Many of us have entered the MKE course with so much “stuff” we have to deal with that we can’t see “the wood for the trees”. In the course we have referred to this “stuff” in many different this ways – the concrete cast of the Golden Buddha, Mark J’s “River of (other peoples’) Dreams”, the Tower of Babylon (depicting the Tower as the errant attitudes we may have to treating one another and our environment in our working or personal life i.e. dehumanising people as commodities to be used and abused). A large part of the problem is that we don’t register this because we’re too busy to stand back and take a look at ourselves and what we do. This is the first blessing in the MK Experience.
    In week 8 of the course we learned from Emmet Fox’s book “The 7 Day Mental Diet” to make our thoughts the most important thing in our lives and for 1 week, to hold thoughts objectively and reject negative ones before attaching an inappropriate emotion to them. This is of fundamental importance, because we cannot control the other aspects of living life to the full if we cannot control our minds. And we cannot control our minds if we cannot disengage our egos and our reflex emotions from the situation. We cannot control the maelstrom of our lives if our minds are permanently placed in its centre.
    To help us, Charles Haanel has given us his book “The Master Keys” the mental exercises to achieve this. The “sit” is designed to control first our bodies then our minds to be controlled. The fundamental objective of the “sit” is to bring the participant to her / his inner world and not to be distracted by the persistent vagaries of the outer world. This is the key to creating the ideal conditions for objective thought.
  2. Think
    The beauty of objectifying the mind is that it sets it for powerful thought. Look around us. Unless we are walking naked and unencumbered through a wilderness, we are surrounded by objects which at some point have originated as a thought. And it is somebody’s thought that put it there. At almost all times in our lives, we are completely engulfed by the effects of peoples’ thoughts. We all think, but few of us have harnessed this power to help us reach our true potential. It takes concentrated, directed and persistent thought to drive our desires to completion, for it is these very thoughts that put us on the path to greatness but the path is neither straight nor flat. Only this type of thought, in concert with Universal Thought can bring about the conditions for our healthy desires to take root and flourish in the most astonishing ways you can (and cannot) imagine.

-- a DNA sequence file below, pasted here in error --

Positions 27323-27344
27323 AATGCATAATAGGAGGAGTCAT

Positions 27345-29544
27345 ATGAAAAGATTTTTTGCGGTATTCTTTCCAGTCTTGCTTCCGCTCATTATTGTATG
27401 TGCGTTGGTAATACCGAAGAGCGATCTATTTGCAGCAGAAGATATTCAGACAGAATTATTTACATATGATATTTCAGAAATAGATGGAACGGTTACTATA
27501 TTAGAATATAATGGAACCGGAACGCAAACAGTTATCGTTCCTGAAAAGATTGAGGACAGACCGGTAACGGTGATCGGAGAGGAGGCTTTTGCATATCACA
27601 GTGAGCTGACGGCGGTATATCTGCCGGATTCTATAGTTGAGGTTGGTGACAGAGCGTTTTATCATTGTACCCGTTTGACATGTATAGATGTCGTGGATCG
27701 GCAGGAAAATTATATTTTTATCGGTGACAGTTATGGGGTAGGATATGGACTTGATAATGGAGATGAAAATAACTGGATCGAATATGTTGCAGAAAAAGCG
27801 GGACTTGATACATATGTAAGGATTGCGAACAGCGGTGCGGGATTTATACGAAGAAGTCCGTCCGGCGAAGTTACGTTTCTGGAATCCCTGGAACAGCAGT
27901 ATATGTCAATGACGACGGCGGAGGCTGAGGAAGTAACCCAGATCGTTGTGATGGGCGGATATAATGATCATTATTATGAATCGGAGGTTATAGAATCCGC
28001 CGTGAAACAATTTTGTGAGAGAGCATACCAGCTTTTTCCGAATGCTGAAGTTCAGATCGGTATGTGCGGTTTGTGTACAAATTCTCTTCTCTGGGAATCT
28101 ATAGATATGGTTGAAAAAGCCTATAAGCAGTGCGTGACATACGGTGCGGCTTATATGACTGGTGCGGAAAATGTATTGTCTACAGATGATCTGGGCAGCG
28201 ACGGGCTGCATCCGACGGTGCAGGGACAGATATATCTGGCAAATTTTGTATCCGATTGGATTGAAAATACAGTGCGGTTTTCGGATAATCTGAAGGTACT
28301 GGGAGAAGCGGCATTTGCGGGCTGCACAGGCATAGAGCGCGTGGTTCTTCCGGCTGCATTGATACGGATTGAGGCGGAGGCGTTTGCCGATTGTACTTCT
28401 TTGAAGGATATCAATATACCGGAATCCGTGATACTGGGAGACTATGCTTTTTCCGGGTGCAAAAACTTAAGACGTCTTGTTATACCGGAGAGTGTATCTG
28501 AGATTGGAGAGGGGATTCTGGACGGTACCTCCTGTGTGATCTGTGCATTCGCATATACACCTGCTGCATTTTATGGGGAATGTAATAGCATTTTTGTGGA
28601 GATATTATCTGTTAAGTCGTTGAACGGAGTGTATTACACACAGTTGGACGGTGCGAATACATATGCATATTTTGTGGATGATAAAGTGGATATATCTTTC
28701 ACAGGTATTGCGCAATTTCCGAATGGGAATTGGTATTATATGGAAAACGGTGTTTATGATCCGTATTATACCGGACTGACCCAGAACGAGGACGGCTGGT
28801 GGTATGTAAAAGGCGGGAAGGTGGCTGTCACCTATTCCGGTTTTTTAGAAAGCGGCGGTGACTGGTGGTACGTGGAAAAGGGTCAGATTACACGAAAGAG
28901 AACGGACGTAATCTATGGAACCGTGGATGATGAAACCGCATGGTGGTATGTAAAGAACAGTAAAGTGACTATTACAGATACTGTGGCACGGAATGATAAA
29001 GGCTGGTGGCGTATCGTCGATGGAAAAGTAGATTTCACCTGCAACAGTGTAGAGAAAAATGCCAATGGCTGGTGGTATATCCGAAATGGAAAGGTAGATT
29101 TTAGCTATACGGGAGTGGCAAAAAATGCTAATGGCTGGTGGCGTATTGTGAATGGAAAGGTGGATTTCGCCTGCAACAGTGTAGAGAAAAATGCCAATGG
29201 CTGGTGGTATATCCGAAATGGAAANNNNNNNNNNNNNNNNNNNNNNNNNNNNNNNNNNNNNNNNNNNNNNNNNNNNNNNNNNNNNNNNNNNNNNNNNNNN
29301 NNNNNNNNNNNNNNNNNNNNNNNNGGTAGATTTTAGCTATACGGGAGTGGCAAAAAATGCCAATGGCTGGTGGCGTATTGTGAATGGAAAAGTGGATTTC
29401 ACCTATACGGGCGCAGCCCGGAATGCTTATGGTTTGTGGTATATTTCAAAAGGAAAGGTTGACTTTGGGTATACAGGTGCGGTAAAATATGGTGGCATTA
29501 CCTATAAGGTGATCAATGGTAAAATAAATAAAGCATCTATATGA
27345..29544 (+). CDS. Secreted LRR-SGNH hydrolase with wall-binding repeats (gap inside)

3. Don’t Think – Do
    Haanel states that such thought is tiring and, unlike physical exercise, continuous mental exercise can be detrimental to the thinker.  This may be one reason not to think too much, but there is a much better reason. Many of us (I’m definitely in this group!) find our thoughts difficult to put into action. Perhaps the greatest reason for this is that at the point of execution, we think too much. It may be a deep-seated fear of failure, a feeling of being out of control or out of our comfort zone, but whatever it may be, nothing will change until the task is done. You may be wondering what your purpose is in life and, like me, you’re only certain of what you don’t want to do. One thing is certain you will never find your purpose in life if you don’t do something. Even by trying something that you find you don’t like, means that you at least know more of what you don’t want and eventually the amalgamation of things you don’t like will teach you enough about yourself to make that change in direction – and it may be a big one.
    To add light to the subject, here is a passage from the apostle James, chapter 2 which I’ve translated slightly into MKE language:

    What good is it, my friends, if a person claims to have understanding of the power of thought and universal mind but has no actions? Who understands the cause and does not implement the effect? Can such understanding benefit him or her?
    Suppose someone knows a person in need. If one of you says to that person, “Go, I wish you well; I hope you find what you need,” but does nothing about their needs, what good is it?
    In the same way, by itself understanding and belief in the way the inner world works, if it is not accompanied by action, is dead. But someone will say, “They have action; I have understanding.” Show people your understanding without action, and those with greater understanding will demonstrate it by what they do.